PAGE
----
Online ratings and satisfaction scores only partially reveal what customers really think. Which raises the question: in the age of Yelp and TripAdvisor, how deeply does your company dive into online reviews and customer feedback?
If your answer ranges from “not deep at all” and “we’re just looking at the number of stars” to “just a little deeper than surface level,” here’s something to consider: your customers serve as one of the most valuable sources of information for your business.
More than grading their experience on a scale of 1 to 5 stars, they’re expressing their thoughts, feelings, and opinions in free-form text — and expecting your company to respond. They’re trying to let you know that the weekend shift bartender plays music a decibel too loud, that Cynthia at tech support is the friendliest and most helpful of the bunch, that the insurance coverage you offer is truly impressive, even if a bit pricey. They’re sharing their experiences on Yelp, TripAdvisor, Facebook, Google, and other places where customers are, in ways not possible before the Internet happened, making their voices heard.
More Companies Diving into the Entire Anatomy of Feedback
An increasing number of companies are looking beyond the surface level of customer reviews and diving into the entire anatomy of customer feedback. They’re hoping to make sense of massive amounts of feedback and achieve a more accurate, complete, and unified view of the customer.
According to research from Cornell University, analyzing textual information from reviews can yield insights not commonly indicated in satisfaction scores or numerical star ratings.
One method that has emerged and seen rising adoption in recent years is text analytics, with sentiment analysis.
- Text analytics refers to a set of linguistic, statistical, and machine learning techniques that structure textual information — like free-form text from customer reviews and feedback — for business intelligence, research, or investigation.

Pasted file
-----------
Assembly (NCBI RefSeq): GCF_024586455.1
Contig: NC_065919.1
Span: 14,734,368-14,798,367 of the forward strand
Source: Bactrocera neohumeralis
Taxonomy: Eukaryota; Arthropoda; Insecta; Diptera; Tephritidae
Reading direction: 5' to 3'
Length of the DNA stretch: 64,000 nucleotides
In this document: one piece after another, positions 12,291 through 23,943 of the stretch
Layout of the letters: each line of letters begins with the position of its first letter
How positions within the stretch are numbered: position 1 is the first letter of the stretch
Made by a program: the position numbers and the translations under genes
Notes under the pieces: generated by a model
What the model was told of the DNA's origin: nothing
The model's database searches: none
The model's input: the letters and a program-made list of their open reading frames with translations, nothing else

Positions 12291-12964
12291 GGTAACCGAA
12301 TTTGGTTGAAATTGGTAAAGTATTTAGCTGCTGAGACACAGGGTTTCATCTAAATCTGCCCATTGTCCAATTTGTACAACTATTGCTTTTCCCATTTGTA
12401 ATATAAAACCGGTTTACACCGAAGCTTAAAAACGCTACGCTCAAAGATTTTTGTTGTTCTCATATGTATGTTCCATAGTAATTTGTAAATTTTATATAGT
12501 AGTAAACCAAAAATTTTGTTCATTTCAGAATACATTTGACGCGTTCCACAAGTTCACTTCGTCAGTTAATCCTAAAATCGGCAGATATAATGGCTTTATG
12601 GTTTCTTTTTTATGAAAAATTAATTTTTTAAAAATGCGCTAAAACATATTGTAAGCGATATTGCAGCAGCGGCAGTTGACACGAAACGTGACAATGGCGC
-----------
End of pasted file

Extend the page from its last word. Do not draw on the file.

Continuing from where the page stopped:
- Usually part of a larger text analytics effort, sentiment analysis involves the analysis of data in order to extract various forms of attitudinal information, such as sentiment, opinion, mood, and emotion.
Here are 3 ways your company can benefit from analyzing — instead of merely collecting or aggregating — customer feedback.
1. You can discover and resolve underlying issues.
According to IBM, 80 percent of all data today is unstructured. This means that online reviews, star ratings, social media comments, phone calls, customer survey responses, and other forms of feedback are a goldmine for finding and resolving any underlying issues with the customer experience.
You may look at your Yelp or TripAdvisor page, with its collection of 5-star reviews, and quickly conclude that all is well, and there’s nothing to worry about. But by digging deeper and analyzing your feedback through text analytics, you may discover that even happy customers are talking about “cold food” or “long wait times.”
2. You can understand, at a glance and at scale, what customers really mean.
It’s difficult to pin down sentiment, especially if you’re only looking at satisfaction scores or numerical ratings. It also isn’t enough to capture the voice of the customer; you have to be able to interpret it, too.
Let’s say a Yelper described a menu item in your restaurant as being “spicy” — in this case, a range of modifiers can change the entire sentiment of that Yelper’s entire review. A plate of chicken curry that’s “deliciously spicy” will not be a cause for concern for your chef and kitchen staff, but one that’s “too spicy” will.
With sentiment analysis, you can develop the capability to understand — at a glance and at scale — what your customers really mean whenever they share their thoughts in their own words. It takes the guesswork out of feedback management, and there’s no need to spend hours every day reading every single word in every single review, either.
That way, you can respond to reviews more effectively, identify mixed-sentiment feedback that requires your attention, understand the things that customers mention organically, without prompting, and even discover new ways to increase customer lifetime value.
3. You can fine-tune your brand messaging and communications.
Analyzing customer feedback can also be helpful in building a brand that resonates with your audience.
Trends and patterns that come to the surface through text analytics can provide your marketing team with great direction so that brand messaging and communications can be tailored to speak the language of your customers.
As you actively manage online reviews and customer feedback on social media and review sites, always keep in mind that there’s more to dive into other than your star ratings and scores. With text analytics, you can gain actionable insights that will drive positive action across your entire organization.